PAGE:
How would you fare if a news publication offered you to “name your price” for a photograph from your archive that you knew was likely to be taken out of context? That’s exactly the conundrum photographer Samuel Hardy was faced with last Saturday when approached about a photograph he’d taken of Jeremy Corbyn at a pro-Palestine march in 2012.
For those that haven’t been following recent events in the UK, left wing veteran politician Jeremy Corbyn, the man seen smiling in the above photograph has just been elected leader of the Labour party with a landslide victory, despite starting the race as a 500-1 outsider. His rise to power has been a source of continued contention by the press and prominent figures within the party he now commands and it seems that some are still trying to make the mud stick.
Samuel Hardy was recently contacted by leading Israeli newspaper ידיעות אחרונות Yedioth Ahronoth about a photograph he had snapped and uploaded to stock agency Demotix of Corbyn, but it didn’t take him long to suss out what was so special about the image. He recounted the conversation on his Facebook page.
Remarkably, Hardy, who is a Jeremy Corbyn supporter and who voted for him in the leadership elections declined the offer to name his price and removed the photograph from sale. Refusing to sell the image knowingly to an organisation that was going to misrepresent for political gain is a test of ones morals or as Hardy points out, his reputation.
The issue here, unbeknownst to Hardy at the time was that the yellow flag Labour’s now new leader was standing in front of and looking cheerful is that of Hezbollah, the Lebanon based Shi’a Islamist militant group, an organisation officially designated as terrorists by much of the West, including the UK.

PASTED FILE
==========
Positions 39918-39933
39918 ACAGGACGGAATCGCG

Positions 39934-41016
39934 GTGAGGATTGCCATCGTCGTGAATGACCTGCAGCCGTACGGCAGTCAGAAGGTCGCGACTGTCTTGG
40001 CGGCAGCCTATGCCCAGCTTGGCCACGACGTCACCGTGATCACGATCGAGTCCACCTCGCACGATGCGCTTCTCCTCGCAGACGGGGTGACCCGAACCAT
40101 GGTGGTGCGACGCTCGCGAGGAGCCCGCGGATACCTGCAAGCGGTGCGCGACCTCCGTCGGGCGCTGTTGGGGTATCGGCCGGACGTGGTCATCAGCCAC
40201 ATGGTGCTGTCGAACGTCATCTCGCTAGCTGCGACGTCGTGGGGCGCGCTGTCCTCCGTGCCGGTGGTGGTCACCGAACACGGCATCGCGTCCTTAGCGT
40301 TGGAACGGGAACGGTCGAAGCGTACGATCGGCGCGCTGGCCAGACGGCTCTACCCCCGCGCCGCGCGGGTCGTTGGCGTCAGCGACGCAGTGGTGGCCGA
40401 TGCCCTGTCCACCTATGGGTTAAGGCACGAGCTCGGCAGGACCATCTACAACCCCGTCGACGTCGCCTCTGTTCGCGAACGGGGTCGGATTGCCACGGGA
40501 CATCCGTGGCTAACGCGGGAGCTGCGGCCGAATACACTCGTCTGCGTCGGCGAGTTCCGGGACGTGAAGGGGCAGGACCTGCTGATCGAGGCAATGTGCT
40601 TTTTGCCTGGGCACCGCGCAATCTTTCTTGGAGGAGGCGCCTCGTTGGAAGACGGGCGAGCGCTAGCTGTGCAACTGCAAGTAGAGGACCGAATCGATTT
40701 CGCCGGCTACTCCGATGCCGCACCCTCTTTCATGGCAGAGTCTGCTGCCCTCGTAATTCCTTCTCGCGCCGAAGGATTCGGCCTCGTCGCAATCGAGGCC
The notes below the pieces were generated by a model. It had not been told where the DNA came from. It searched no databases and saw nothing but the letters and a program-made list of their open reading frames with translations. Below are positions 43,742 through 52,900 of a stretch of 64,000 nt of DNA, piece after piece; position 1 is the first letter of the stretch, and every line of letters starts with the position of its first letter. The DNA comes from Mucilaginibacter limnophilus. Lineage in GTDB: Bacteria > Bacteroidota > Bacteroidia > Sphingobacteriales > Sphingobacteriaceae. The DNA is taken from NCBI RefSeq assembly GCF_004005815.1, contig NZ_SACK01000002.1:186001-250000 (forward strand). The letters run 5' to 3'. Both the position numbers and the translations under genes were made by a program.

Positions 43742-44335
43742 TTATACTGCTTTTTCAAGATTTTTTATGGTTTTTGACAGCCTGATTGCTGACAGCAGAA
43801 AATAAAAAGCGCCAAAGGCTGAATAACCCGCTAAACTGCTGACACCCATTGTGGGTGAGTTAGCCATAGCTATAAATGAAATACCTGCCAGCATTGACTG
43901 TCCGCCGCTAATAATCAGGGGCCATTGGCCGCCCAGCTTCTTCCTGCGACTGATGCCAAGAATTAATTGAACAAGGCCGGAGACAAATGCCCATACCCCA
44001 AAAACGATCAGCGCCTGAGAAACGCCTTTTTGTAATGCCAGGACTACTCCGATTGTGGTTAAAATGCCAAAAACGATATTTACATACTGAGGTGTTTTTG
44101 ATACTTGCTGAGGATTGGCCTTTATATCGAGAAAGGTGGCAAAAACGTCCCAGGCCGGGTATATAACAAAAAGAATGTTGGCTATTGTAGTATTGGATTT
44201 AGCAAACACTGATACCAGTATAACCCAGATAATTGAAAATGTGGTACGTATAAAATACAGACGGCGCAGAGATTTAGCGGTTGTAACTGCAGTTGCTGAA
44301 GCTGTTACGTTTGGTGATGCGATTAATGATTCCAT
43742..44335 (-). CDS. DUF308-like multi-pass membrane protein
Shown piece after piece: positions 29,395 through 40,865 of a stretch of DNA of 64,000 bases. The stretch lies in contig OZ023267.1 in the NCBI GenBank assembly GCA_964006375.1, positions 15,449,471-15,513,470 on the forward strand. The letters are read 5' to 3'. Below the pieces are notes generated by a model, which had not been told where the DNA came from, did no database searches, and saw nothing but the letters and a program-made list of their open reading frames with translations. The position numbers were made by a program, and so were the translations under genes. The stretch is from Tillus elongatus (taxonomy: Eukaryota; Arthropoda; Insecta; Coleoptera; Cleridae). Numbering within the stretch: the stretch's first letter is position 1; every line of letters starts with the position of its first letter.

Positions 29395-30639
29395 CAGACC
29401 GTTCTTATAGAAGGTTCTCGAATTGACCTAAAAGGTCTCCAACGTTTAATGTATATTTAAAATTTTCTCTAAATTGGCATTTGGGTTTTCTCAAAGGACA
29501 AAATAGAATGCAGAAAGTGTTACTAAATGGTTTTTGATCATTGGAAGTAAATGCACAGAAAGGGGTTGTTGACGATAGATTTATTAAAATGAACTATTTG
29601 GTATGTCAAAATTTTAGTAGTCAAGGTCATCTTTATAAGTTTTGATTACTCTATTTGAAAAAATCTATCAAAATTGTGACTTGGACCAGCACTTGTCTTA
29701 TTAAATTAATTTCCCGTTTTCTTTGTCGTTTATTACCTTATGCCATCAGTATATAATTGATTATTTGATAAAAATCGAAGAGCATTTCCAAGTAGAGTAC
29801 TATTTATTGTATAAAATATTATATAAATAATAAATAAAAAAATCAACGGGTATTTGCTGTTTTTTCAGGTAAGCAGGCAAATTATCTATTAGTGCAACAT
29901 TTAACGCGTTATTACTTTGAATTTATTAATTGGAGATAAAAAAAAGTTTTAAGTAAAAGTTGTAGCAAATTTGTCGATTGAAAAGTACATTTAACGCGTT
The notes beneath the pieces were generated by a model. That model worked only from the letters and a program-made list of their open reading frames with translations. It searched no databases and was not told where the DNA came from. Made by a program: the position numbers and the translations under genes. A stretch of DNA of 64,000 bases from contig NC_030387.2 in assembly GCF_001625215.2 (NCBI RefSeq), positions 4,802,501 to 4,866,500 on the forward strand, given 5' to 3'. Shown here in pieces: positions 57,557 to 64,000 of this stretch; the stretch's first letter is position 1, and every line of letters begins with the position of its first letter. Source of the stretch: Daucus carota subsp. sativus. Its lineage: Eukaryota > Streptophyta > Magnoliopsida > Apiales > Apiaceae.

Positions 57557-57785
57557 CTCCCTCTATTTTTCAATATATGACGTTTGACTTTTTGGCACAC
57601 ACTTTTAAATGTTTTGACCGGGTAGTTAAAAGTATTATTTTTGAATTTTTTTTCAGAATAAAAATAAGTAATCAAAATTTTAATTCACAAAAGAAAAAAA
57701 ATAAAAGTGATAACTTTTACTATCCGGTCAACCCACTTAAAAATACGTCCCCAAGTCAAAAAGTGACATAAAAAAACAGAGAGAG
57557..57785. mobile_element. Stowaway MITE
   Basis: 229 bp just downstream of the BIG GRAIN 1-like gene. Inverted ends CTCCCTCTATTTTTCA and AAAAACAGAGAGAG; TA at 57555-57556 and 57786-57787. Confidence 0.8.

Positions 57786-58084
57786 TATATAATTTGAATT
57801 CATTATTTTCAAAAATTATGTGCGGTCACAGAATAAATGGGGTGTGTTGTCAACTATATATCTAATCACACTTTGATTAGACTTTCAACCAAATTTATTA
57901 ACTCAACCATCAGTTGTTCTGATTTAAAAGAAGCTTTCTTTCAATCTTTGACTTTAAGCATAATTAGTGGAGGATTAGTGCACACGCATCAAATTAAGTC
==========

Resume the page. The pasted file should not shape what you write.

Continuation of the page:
According to Hardy, the photograph was taken on August 17th 2012 at the annual pro-Palestine “Al-Quds Day” march in London where lots of speakers from many different parties and political groups were speaking. We caught up with Hardy to get the background and a more official context of the contents contained within the frame. To put it simply, he says it was nothing but mere chance and poor timing that lead to the awkward juxtaposition:
Jeremy Corbyn was [by] himself just standing to the side listening to the speakers. I turned to get a shot of him and he smiled back at me – at the time, I did not realise that the flags were of the Hezbollah group (had I realised at the time I might have tried to framed a photo without the flag), although it was clear to me that Jeremy was not posing with the flag – the two men behind him were simply passing by.
Hardy has said that he is following up on a few of the Israeli bloggers who stole the image before it was removed from all online sources but doesn’t expect to hear anything back from them. In the meantime though he received a response from the publication who have said they’ll respect his decision not to sell.
How do you feel about the photograph and what it depicts? As a photographer would you have handled the situation differently? Let us know your thoughts in the comments.
The above photograph was used with EXPLICIT permission granted by the photographer. Please don’t be that guy; if you want to redistribute, please contact Samuel Hardy on firstname.lastname@example.org for licensing requests.